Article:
But, at least for the moment, I wouldn’t worry too much. The whole Darkleaks project is still in the development stage and has a lot of technical and practical problems to overcome. First of all, the program is written in python code and, though this is easily accessible to those used to programming, it is beyond the reach of many. I am not alone in having problems installing the software and forgot many of the DOS commands you really need to get things running. In the end, I simply gave up because it was taking too much of my time. However, if you do manage to get the software installed, the interface will look something like this:

darkleaks

It seems pretty straightforward if it works.

There has been a sharp increase in the number of leak sites recently. Everyone knows Wikileaks, but there hundreds of others for just about any category you can imagine. Many of these sites are either blocked or outdated. Some have leaks that are mostly not true leaks but are legitimately released documents, Cryptome is among these.  Public Intelligence often has some interesting material such as the recent release of a document on ISIL that spells out just what they are capable of and some of their strategies. The Wall Street Journal tried to establish its own leak site but it was quickly closed after it was pointed out that, without encryption, the site did not preserve anonymity. Besides, it also contained the following condition: “(The Wall Street Journal) reserve[s] the right to disclose any information about you to law enforcement authorities or to a requesting third party, without notice, in order to comply with any applicable laws and/or requests under legal process […]”. I guess you could say that kind of defeats the purpose.  LiveLeaks is a site for people who’d like to upload videos. Some of them are your standard YouTube stuff, but others have some true value as leaks, it’s all in the deciphering of how legitimate they are.

It has never been unusual for certain individuals to be paid for the inside information they possess. Law enforcement has depended on informants for years. However, the safety of the informant cannot be guaranteed. Government agencies, such as the CIA, have information awards programs as well. Again, you have to be careful if you want to inform. It is not without its risks. If, for example, you want to give information from overseas, the CIA has the following advice:

“By visiting this website from outside of the U.S. and contacting us, you may be subject to monitoring by security or intelligence services, or other third parties that do not adhere to U.S. Internet privacy laws. While we employ numerous safeguards to help minimize this risk, we suggest that you not use your home or work computer to contact us. Use instead a computer where you are entirely unknown. Although our website is encrypted, it is still possible for others to see that you have visited CIA.gov. As an added precaution, we recommend you use current web browsers and clean the computer’s search and/or browser histories after you visit the website.”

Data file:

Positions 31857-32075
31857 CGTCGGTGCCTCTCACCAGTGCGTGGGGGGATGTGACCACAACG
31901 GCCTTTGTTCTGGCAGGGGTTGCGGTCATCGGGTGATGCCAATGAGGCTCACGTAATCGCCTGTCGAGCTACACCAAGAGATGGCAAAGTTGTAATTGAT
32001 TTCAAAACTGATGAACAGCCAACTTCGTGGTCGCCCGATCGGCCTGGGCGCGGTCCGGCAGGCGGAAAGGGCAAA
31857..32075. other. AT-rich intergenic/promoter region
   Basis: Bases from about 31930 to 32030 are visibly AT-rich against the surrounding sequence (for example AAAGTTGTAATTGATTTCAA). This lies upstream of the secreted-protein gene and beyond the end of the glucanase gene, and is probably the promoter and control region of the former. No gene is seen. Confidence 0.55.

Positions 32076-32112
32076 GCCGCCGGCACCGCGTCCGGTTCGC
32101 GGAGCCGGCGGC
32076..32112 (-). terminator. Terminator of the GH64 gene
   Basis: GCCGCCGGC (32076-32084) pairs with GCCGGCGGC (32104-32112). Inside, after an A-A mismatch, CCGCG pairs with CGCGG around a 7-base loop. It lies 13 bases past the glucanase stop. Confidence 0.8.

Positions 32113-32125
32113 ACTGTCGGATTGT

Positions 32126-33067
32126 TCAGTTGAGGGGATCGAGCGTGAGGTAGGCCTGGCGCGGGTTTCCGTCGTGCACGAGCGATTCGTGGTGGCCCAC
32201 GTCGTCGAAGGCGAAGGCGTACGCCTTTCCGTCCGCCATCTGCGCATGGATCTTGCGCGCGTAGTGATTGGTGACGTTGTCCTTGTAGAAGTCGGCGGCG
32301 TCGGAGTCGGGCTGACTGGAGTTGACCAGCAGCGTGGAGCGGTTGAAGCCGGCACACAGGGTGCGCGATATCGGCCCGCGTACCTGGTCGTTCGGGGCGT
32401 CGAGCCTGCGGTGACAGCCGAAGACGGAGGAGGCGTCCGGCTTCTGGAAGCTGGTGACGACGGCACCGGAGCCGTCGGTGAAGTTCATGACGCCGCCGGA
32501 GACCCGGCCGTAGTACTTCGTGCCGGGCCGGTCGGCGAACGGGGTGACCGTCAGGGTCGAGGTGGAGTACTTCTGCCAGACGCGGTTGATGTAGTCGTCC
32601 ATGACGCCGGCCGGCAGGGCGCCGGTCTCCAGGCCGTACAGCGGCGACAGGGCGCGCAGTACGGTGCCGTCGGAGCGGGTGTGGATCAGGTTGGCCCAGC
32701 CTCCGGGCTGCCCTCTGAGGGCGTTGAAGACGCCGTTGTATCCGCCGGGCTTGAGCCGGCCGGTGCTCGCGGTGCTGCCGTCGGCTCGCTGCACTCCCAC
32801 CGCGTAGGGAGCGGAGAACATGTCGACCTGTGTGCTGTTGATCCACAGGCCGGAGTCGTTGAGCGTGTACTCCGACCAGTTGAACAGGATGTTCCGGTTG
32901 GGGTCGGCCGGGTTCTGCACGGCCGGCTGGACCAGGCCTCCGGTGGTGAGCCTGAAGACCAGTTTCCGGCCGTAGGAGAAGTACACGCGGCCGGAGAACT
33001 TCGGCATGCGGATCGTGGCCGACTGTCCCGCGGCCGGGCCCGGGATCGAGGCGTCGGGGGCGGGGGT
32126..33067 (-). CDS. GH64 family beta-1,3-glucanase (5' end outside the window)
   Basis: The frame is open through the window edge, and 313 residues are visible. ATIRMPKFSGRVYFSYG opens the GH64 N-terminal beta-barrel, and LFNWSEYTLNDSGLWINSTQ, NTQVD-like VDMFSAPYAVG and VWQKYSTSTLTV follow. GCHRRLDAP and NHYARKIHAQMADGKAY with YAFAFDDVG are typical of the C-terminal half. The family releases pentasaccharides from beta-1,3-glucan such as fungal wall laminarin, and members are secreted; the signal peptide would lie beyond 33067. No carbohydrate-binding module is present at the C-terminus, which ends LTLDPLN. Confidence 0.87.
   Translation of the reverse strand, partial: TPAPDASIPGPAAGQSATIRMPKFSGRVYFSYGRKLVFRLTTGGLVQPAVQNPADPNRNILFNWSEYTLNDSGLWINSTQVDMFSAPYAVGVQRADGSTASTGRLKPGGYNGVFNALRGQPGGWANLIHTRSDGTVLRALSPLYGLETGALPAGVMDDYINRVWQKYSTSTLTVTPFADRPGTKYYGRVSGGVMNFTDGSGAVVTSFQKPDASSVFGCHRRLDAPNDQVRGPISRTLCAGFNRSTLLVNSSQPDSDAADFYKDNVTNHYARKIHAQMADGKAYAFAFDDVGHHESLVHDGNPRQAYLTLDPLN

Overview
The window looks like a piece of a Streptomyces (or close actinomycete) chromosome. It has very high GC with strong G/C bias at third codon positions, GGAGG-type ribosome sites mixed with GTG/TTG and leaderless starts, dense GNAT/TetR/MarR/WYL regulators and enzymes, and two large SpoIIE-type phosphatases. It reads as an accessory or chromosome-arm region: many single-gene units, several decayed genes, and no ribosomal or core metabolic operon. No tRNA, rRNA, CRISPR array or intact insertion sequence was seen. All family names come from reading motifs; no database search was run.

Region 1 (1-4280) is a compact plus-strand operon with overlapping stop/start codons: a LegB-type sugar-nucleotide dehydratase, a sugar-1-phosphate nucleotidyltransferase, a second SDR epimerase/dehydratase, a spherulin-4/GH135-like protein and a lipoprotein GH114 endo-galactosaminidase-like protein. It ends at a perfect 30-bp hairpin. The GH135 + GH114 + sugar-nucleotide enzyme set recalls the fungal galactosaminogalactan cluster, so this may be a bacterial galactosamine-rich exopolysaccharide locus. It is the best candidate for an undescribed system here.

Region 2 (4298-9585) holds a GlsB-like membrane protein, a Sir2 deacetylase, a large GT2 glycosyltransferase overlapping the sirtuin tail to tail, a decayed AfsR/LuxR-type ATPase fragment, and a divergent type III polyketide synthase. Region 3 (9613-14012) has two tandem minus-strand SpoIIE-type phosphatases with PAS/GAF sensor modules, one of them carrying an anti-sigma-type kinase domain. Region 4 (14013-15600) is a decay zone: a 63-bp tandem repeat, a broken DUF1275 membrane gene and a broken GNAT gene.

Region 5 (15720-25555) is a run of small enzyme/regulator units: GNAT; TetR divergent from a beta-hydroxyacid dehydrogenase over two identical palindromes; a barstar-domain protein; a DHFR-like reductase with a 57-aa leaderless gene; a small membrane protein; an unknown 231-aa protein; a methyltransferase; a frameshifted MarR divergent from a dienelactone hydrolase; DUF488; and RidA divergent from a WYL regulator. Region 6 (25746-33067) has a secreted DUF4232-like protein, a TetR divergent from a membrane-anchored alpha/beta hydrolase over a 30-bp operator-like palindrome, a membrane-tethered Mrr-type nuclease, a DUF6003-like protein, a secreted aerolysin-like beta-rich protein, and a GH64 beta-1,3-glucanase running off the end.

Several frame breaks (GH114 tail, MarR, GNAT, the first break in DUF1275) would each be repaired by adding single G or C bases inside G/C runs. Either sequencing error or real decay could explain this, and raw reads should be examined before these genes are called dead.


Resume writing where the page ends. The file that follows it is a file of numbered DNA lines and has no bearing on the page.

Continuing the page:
This seems to show that truly anonymous, truly safe sites for the sale of information may have a legitimate place. Media outlets and government organizations could benefit from a secure leak platform. It is important to note that many big companies have their own internal whistleblower architecture. Your workers are your best source of information about those who may be trying to undermine you. They may see somebody do something evil but, because they may work with the person, they may be reluctant to report them. A good, secure, anonymous reporting system will pay off in the long run.

A number of major media sites are now using the SecureDrop whistleblower site. Among these are Forbes, The Guardian, The New Yorker, and The Washington Post.

secure drop

It is still a bit complicated to work with, but makes every effort to keep all communications safe. If the whistleblower wanted to negotiate a price for the information with the media outlet, a Tor-based encrypted and safe chat room is available. However, this is different from Darkleaks where all sorts of secret leaks are available. I would expect a variation of SecureDrop to become available for those with less ethical and more financial motivation in mind. One site, Slur, which is looking for funding before it begins, proudly asserts that it will leak anything that a person may want to sell, including zero-day exploits, stolen databases, “unflattering celebrity photos”, and military intelligence.

Insider attacks are currently one of the biggest threats firms have to face. They are also often the most difficult to detect. Insiders with access to important information will always be tempted to sell that information but may balk at the idea because of the fear of being found out. If that risk is removed and if the information they possess can be disposed of with relative ease, IT departments will have even more problems to worry about. It’s certainly an area that needs to be monitored.

About Steve Mierzejewski

Marketing consultant for InZero Systems, developer of the next generation in hardware-separated security, WorkPlay Technology. I've worked in Poland, Japan, Korea, China, and Afghanistan. I'm a writer, technical editor, and an educator. I also do some work as a test developer for Michigan State University.